V I T A L S T A T S
Arlen SpecterBIRTH DATE: February 12, 1930
FAMILY: Married to Joan L. Levy; 2 children
EDUCATION: Univeristy of Pennsylvania, B.A. (1951); Yale Law School, LL.B. (1956)
PROFESSIONAL EXPERIENCE: Senator, U.S. Senate (1981-present); District Attorney, Philadelphia (1966-74); Assistant Counsel, Warren Commission (1964); Assistant District Attorney, Philadelphia (1959-63); U.S. Army (1951-53)
AFFILIATIONS: Phi Beta Kappa
POLITICAL PHILOSOPHY: conservative on economics; liberal on social issues.
MAJOR FEAT: Co-authored Gramm-Rudman deficit-reduction law in 1985
PET ISSUE: Crime
BIGGEST PLUS: Well-articulated, middle-of-the-road platform
BIGGEST MINUS: His career has provoked ire from conservatives and liberal alike.
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Q U I C K T A K E
MANY AMERICANS KNOW ARLEN SPECTER, a three-term Republican senator from Pennsylvania, for his zealous questioning of Anita Hill during the Clarence Thomas confirmation hearings. It is a complicated political legacy, one that took a toll on Specter personally, and one he admits is a political liability. Specter, ironically, has a strong record on women's issues, and offers a mix of fiscal conservatism and social libertarianism. He is the GOP's lone pro-choice candidate and speaks out against government's imposing religious values, saying "America needs to be governed from the center." Opponents claim that by calling for the removal of the antiabortion plank from the party platform, he is exacerbating old wounds at the expense of the party. Specter claims the opposite: that keeping the provision divides the party by shutting out pro-choice members. On crime and fiscal issues, Specter's conservative critics have less room for complaint. As a former district attorney of Philadelphia, crime control has always been his passion. Specter would abolish plea bargains and mandate life sentences for career criminals. Specter's tactical strategy is to allow the other hopefuls to split the conservative bloc while he holds on to the more moderate voters, including those who say they are pro-choice.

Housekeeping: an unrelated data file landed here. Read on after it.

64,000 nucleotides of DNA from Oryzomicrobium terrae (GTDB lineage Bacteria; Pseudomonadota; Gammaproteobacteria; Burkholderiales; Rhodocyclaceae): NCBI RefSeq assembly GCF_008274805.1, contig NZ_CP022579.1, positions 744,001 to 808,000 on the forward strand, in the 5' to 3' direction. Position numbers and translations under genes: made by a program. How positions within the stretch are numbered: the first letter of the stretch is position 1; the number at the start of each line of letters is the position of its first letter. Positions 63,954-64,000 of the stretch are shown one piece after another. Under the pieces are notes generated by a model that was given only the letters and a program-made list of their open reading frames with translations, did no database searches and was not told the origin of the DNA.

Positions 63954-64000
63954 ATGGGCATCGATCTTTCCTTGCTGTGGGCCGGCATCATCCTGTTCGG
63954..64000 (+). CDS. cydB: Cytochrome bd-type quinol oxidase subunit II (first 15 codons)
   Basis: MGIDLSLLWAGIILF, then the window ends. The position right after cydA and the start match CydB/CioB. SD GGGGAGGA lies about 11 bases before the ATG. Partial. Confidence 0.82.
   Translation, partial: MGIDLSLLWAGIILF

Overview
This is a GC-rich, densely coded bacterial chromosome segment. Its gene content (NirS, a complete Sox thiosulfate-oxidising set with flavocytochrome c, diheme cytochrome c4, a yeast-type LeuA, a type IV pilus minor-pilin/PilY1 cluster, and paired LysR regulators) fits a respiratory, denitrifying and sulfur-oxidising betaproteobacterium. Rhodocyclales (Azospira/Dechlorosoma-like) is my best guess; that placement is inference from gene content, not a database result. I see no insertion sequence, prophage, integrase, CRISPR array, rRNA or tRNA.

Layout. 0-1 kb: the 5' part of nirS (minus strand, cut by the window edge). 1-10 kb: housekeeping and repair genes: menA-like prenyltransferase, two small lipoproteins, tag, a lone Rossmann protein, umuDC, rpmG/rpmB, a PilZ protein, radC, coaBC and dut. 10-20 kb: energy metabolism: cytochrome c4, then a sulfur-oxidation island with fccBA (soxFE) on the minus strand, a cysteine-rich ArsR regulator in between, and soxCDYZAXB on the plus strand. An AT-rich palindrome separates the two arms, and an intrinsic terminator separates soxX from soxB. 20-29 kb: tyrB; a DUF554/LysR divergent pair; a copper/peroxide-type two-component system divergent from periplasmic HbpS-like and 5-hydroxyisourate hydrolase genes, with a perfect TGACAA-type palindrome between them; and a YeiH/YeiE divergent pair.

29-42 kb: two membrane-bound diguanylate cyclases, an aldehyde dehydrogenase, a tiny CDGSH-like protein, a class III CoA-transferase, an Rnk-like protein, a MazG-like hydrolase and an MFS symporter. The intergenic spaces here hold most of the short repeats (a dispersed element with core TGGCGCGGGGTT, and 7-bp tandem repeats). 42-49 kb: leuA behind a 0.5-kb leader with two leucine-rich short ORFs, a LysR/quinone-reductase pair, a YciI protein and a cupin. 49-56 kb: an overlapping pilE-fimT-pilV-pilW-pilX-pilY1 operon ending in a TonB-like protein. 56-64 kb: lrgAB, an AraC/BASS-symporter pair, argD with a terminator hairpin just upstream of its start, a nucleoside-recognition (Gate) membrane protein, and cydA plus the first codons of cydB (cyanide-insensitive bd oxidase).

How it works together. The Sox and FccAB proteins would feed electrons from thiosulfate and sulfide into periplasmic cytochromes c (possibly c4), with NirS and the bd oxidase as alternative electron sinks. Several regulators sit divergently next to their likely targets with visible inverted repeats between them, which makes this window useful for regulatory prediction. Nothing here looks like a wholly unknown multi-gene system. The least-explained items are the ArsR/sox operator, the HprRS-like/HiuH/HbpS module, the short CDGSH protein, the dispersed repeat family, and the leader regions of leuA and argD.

H O W H E D I D
Specter's candidacy never made it to the primary starting gate. His campaign starved for cash, the Pennsylvania senator pulled the plug on his effort on November 22, 1995. Specter positioned himself as a moderate in the crowded conservative field -- tough on crime and spending and supportive of abortion rights. But it didn't work. In Iowa's 1995 straw poll, Specter came in dead last. He never got above 4 percent in CNN's polling of Republicans. Many women still recall Specter accusing Anita Hill of perjury during the 1991 confirmation hearings for Supreme Court nominee Clarence Thomas. "I don't think anybody anticipated how much the Anita Hill stuff would still play into it," said Ann Stone of Republicans for Choice. And conservatives didn't forget Specter's opposition to Supreme Court nominee Robert Bork in 1987 and his strong criticism of the Christian right. Near the end, it was one body blow after another -- Specter's own governor, Thomas Ridge, endorsed Senate Majority Leader Bob Dole for president. Although Specter had a strong reputation for money-raising, spending nearly $9 million in his 1992 Senate re-election race, he flopped as a presidential fund-raiser. While Dole and Gramm were leading the GOP money derby with nearly $20 million each, Specter was able to scrape together less than $3 million -- and half a million of which was borrowed from a bank.
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